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The economic impact of climate change in Namibia. How climate change will affect the contribution of Namibia’s natural resources to its economy

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  • Reid, Hannah
  • Sahlen, Linda
  • Stage, Jesper
  • MacGregor, James

Abstract

The IPCC recognises Africa as a whole to be “one of the most vulnerable continents to climate variability and change because of multiple stresses and low adaptive capacity. Climate change is likely to exacerbate the dry conditions already experienced in southern Africa. And when rainfall does come, it is likely to be more intense, leading to erosion and flood damage. This will affect the poor most, with resulting constraints on employment opportunities and declining wages. But at present these predictions gain little policy traction in southern African countries. The multilateral climate change process is complicated and slow, and policymakers often see serious action on climate change as a domestic ‘vote loser’. One way to raise climate change concerns further up the policymakers’ agenda is to try to put an economic value on the environmental impacts of climate change. Figures that provide a clear message about the expected impact of climate change will be powerful motivators for policymakers in developing countries to start considering climate change as a part of their national development policies. This study is a first attempt to provide some economic indicators of how climate change will affect Namibia – one of the most vulnerable countries in sub-Saharan Africa. Focusing on natural resources, the study aims to assess the likely economic values of some of the most important environmental and socio-economic impacts of climate change in Namibia, and also to capture how some of the most important impacts might affect the overall structure of the economy.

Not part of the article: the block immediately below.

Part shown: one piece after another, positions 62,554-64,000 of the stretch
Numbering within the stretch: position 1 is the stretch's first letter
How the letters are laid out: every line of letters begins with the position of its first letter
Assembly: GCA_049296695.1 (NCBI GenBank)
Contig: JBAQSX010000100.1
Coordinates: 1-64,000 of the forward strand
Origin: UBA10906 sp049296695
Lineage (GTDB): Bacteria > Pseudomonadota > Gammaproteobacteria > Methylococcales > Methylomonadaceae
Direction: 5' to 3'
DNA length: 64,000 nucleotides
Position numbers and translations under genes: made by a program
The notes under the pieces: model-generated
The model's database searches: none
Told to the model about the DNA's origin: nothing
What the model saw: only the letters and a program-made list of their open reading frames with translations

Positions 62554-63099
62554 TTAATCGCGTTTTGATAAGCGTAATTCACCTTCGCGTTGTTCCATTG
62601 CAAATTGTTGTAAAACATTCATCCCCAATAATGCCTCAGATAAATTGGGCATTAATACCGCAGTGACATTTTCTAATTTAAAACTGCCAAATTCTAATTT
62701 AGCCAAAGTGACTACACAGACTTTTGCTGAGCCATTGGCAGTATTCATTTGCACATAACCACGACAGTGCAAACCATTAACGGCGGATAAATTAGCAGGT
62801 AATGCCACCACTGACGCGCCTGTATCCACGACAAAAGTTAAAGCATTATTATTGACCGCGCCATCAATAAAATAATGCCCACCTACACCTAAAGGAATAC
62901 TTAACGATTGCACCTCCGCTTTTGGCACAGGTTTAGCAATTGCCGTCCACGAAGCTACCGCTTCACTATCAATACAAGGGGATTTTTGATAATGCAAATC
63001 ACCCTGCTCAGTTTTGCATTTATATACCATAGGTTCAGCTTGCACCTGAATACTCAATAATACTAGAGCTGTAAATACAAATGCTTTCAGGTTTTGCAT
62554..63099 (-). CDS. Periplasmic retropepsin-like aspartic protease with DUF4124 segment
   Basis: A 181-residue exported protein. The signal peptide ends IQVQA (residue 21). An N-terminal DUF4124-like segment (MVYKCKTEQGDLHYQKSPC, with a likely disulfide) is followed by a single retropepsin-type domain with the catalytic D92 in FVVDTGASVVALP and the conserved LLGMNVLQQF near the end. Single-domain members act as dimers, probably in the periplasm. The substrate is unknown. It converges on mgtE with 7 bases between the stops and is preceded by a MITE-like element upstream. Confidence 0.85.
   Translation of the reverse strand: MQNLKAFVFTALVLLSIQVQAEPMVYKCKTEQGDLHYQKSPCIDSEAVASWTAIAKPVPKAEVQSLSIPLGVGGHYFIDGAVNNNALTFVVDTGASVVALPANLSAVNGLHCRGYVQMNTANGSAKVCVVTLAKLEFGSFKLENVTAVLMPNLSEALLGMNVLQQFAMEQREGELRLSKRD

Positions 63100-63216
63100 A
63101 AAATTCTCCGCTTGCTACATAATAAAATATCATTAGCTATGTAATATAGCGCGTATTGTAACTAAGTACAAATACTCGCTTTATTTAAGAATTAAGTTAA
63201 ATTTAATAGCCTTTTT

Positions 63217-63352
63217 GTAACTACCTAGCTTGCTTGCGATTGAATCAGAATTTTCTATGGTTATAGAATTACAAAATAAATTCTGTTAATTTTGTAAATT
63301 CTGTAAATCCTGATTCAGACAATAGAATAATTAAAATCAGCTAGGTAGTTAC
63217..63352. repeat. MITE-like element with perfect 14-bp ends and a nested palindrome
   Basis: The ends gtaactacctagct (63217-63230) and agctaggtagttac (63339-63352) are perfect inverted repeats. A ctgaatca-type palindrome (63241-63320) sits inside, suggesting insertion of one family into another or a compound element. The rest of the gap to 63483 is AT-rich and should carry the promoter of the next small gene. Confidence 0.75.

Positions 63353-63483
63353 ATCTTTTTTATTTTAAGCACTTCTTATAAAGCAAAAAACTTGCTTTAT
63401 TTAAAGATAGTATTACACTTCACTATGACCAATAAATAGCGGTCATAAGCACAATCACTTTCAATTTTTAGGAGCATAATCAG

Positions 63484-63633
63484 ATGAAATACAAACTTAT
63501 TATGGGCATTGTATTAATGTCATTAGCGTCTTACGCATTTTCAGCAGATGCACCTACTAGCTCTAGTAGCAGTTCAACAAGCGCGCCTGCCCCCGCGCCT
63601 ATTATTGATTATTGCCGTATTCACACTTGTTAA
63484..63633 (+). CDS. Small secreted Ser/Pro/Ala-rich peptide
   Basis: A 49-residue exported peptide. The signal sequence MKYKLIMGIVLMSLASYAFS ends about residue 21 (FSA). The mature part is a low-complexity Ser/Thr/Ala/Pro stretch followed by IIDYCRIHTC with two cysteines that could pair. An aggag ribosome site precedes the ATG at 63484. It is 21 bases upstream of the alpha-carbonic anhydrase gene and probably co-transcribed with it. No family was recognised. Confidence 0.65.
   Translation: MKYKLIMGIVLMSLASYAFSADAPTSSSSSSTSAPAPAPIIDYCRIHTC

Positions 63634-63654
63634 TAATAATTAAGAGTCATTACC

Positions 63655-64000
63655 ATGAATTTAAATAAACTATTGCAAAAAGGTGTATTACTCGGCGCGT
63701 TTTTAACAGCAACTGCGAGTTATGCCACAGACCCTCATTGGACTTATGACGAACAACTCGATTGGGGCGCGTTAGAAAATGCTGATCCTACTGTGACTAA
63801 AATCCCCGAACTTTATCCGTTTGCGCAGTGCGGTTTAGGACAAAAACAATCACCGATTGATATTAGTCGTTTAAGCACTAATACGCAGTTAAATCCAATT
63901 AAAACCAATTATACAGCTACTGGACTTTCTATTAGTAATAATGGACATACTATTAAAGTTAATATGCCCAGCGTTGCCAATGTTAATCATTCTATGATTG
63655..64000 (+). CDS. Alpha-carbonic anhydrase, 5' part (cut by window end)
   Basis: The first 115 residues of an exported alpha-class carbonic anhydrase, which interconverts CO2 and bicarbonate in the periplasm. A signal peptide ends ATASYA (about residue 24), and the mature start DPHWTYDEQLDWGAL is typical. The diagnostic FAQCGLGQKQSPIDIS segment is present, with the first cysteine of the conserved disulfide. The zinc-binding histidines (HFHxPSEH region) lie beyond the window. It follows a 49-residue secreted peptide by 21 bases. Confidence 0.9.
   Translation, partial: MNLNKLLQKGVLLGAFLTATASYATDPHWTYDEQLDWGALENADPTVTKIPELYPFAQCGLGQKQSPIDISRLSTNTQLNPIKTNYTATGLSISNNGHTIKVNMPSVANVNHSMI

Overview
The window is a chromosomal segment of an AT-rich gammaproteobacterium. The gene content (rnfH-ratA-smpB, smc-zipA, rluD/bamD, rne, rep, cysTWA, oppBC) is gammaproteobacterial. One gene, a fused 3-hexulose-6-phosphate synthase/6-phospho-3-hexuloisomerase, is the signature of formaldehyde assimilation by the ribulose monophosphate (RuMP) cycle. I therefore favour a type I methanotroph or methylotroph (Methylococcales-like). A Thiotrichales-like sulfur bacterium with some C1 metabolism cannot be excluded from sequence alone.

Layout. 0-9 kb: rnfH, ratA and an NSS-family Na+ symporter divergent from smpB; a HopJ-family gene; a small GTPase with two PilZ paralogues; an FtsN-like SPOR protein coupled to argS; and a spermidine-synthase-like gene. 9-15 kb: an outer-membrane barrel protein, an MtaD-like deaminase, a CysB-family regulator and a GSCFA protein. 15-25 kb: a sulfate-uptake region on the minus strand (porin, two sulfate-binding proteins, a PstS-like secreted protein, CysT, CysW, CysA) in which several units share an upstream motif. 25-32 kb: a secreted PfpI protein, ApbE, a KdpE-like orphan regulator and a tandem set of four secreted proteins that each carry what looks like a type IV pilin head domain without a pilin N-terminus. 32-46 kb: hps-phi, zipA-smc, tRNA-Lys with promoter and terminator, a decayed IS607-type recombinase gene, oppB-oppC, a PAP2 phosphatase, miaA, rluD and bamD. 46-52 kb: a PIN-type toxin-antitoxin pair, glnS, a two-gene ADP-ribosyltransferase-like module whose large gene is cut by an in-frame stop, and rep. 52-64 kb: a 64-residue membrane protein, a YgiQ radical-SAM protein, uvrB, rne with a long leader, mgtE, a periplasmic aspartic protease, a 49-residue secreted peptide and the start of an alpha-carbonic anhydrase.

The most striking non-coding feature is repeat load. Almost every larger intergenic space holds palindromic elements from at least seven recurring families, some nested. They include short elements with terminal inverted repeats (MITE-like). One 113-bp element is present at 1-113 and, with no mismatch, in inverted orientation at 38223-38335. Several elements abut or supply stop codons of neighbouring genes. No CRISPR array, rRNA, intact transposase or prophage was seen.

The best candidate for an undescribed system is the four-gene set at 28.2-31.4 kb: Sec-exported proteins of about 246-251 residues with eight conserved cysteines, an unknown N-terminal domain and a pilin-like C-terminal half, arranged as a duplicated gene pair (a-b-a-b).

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File URL: http://purl.umn.edu/37922
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Bibliographic Info

Paper provided by International Institute for Environment and Development, Environmental Economics Programme in its series Discussion Papers with number 37922.

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Date of creation: Nov 2007
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Handle: RePEc:ags:iieddp:37922

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Keywords: Climate change; Economics; Namibia; Environmental Economics and Policy;

References

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  1. Bautista, Romeo M. & Thomas, Marcelle, 2000. "Macroeconomic and agricultural reforms in Zimbabwe," TMD discussion papers 57, International Food Policy Research Institute (IFPRI).
  2. William D. Nordhaus, 2006. "The "Stern Review" on the Economics of Climate Change," NBER Working Papers 12741, National Bureau of Economic Research, Inc.
  3. Lange, Glenn-Marie, 1998. "An approach to sustainable water management in Southern Africa using natural resource accounts: the experience in Namibia," Ecological Economics, Elsevier, vol. 26(3), pages 299-311, September.
  4. Mendelsohn, Robert & Dinar, Ariel & Williams, Larry, 2006. "The distributional impact of climate change on rich and poor countries," Environment and Development Economics, Cambridge University Press, vol. 11(02), pages 159-178, April.
  5. Deschenes, Olivier & Greenstone, Michael, 2006. "The Economic Impacts of Climate Change: Evidence from Agricultural Output and Random Fluctuations in Weather," Working paper 291, Regulation2point0.
  6. Dasgupta, Susmita & Laplante, Benoit & Meisner, Craig & Wheeler, David & Jianping Yan, 2007. "The impact of sea level rise on developing countries : a comparative analysis," Policy Research Working Paper Series 4136, The World Bank.
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Cited by:
  1. Dale Rothman & Patricia Romero-Lankao & Vanessa Schweizer & Beth Bee, 2014. "Challenges to adaptation: a fundamental concept for the shared socio-economic pathways and beyond," Climatic Change, Springer, vol. 122(3), pages 495-507, February.

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